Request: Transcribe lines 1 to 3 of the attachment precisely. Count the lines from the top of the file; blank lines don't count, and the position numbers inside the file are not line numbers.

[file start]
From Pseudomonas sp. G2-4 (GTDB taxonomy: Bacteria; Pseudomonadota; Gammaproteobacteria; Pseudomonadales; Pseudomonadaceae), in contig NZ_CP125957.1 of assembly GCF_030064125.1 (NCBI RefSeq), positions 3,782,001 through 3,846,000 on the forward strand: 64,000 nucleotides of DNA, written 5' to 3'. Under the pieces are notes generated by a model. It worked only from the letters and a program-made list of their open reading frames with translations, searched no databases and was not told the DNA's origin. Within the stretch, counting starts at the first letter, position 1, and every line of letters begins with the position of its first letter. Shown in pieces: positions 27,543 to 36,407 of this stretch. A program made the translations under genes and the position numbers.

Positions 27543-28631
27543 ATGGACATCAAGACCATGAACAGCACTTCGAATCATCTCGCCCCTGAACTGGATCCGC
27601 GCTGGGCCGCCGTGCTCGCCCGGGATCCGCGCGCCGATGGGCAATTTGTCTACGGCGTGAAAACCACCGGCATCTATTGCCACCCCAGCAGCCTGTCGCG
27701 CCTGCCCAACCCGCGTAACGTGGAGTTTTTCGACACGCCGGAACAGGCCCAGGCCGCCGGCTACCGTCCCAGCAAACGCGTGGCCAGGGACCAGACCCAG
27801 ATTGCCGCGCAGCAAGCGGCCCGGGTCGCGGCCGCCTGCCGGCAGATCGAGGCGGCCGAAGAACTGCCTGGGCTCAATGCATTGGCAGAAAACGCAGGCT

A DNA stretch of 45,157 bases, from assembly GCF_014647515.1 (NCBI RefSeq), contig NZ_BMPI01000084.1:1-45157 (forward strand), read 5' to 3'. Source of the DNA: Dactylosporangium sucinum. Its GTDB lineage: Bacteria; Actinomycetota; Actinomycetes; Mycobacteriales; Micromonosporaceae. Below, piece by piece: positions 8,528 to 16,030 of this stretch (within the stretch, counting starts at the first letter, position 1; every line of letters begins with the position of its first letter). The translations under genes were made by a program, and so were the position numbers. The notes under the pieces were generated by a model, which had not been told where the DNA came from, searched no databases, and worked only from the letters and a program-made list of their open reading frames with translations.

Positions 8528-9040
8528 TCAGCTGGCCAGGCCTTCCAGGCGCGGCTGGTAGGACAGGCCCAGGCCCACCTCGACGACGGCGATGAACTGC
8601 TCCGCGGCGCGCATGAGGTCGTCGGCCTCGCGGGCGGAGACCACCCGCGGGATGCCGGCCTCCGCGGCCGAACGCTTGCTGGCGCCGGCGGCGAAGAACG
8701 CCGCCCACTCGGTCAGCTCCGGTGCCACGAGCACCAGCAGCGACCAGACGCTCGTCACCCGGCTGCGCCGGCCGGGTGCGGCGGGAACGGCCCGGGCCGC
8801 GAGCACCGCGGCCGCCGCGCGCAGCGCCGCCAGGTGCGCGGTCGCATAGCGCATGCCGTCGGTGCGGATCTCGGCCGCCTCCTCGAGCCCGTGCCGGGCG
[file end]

From Pseudomonas sp. G2-4 (GTDB taxonomy: Bacteria; Pseudomonadota; Gammaproteobacteria; Pseudomonadales; Pseudomonadaceae), in contig NZ_CP125957.1 of assembly GCF_030064125.1 (NCBI RefSeq), positions 3,782,001 through 3,846,000 on the forward strand: 64,000 nucleotides of DNA, written 5' to 3'. Under the pieces are notes generated by a model. It worked only from the letters and a program-made list of their open reading frames with translations, searched no databases and was not told the DNA's origin. Within the stretch, counting starts at the first letter, position 1, and every line of letters begins with the position of its first letter. Shown in pieces: positions 27,543 to 36,407 of this stretch. A program made the translations under genes and the position numbers.

Positions 27543-28631
27543 ATGGACATCAAGACCATGAACAGCACTTCGAATCATCTCGCCCCTGAACTGGATCCGC